Encouraged to be perfect consumers, we continued to increase the size of our houses – even between 2000 and 2010 the size of the average American home doubled (Botsman & Rogers 2010, p. 14). The impact of consumerism generally on the size of houses should perhaps not be underestimated, as if the house is not big enough to store the products we buy, we require additional storage. Despite the increase in house sizes, self-storage became a 22 billion dollar industry in the US, and its use has gone up over 740 percent in the past couple of decades (Botsman 2010, p. 13), perhaps an indication of our infinite capacity for consumption.

Why do people live in small houses?

Logically less materials are required to both build and run (including heating and cooling) a smaller house compared to a larger house. This has benefits for the environment and cost benefits for the owners and/or occupiers. Due to the lower cost, people may not feel as pressured to work long hours, for instance to pay a mortgage, and a smaller house also naturally requires less time engaged in household maintenance and chores. The result of these factors is that people who live in small houses can use this time to participate in other activities which they find more valuable than living in a large house. The promotional style video below, from Tiny Life, provides explanations of what small house living means to some.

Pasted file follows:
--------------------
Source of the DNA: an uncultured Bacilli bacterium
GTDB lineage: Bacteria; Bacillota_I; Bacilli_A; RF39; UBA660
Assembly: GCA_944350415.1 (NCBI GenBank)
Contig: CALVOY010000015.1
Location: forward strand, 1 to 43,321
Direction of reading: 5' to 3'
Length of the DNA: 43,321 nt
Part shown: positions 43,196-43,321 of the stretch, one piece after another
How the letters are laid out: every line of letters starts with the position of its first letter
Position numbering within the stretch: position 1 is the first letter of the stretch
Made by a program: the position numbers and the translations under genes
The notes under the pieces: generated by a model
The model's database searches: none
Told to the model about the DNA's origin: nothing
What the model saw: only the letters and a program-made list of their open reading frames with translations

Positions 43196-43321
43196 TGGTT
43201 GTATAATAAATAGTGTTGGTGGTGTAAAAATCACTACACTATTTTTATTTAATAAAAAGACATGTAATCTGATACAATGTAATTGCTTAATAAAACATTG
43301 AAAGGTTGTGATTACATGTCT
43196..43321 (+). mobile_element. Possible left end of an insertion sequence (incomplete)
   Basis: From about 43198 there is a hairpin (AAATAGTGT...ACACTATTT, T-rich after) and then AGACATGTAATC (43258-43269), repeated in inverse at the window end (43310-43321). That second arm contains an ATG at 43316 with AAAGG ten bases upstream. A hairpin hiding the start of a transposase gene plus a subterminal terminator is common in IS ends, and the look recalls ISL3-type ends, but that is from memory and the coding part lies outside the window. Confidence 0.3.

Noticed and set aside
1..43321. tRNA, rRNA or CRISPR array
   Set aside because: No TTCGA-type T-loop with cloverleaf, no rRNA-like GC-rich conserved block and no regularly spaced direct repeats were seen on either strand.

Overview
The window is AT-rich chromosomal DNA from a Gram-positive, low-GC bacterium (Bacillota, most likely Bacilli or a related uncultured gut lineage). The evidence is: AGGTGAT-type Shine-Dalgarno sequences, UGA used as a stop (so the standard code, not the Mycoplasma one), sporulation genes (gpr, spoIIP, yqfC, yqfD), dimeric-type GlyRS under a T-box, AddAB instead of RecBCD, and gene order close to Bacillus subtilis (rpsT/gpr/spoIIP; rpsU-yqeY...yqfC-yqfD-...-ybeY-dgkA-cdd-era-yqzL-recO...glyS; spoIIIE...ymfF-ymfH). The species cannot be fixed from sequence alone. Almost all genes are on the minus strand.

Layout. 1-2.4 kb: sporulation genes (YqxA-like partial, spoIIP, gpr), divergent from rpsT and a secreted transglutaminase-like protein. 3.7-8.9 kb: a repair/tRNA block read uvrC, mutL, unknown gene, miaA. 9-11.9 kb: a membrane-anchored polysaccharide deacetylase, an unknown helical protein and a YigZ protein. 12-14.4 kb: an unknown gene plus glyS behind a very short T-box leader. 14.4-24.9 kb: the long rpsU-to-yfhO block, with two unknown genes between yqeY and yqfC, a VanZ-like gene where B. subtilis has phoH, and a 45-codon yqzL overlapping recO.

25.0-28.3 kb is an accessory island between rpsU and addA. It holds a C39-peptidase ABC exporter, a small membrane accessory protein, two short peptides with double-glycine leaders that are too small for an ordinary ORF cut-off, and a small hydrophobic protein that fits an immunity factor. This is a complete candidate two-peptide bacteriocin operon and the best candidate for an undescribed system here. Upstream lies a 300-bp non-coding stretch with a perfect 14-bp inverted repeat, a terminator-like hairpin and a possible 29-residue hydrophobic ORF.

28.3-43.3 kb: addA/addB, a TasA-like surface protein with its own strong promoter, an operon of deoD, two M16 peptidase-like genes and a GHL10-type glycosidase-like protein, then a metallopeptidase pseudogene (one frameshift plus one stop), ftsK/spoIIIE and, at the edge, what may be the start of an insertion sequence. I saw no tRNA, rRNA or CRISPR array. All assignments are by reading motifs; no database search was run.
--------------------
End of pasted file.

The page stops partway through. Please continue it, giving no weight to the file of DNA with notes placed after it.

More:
Interestingly, some of these speakers suggest that not focusing on their house allows them greater involvement with their community and stronger relationship bonds, making them a better citizen. Of course, this doesn’t totally contrast with more mainstream ideas of the American (or Australian) Dream, as many seem to consider one of the greatest benefits as being a lack of mortgage. In a large sense the focus is still on ownership, in this case outright ownership.

Collaborative consumption as part of tiny house lifestyle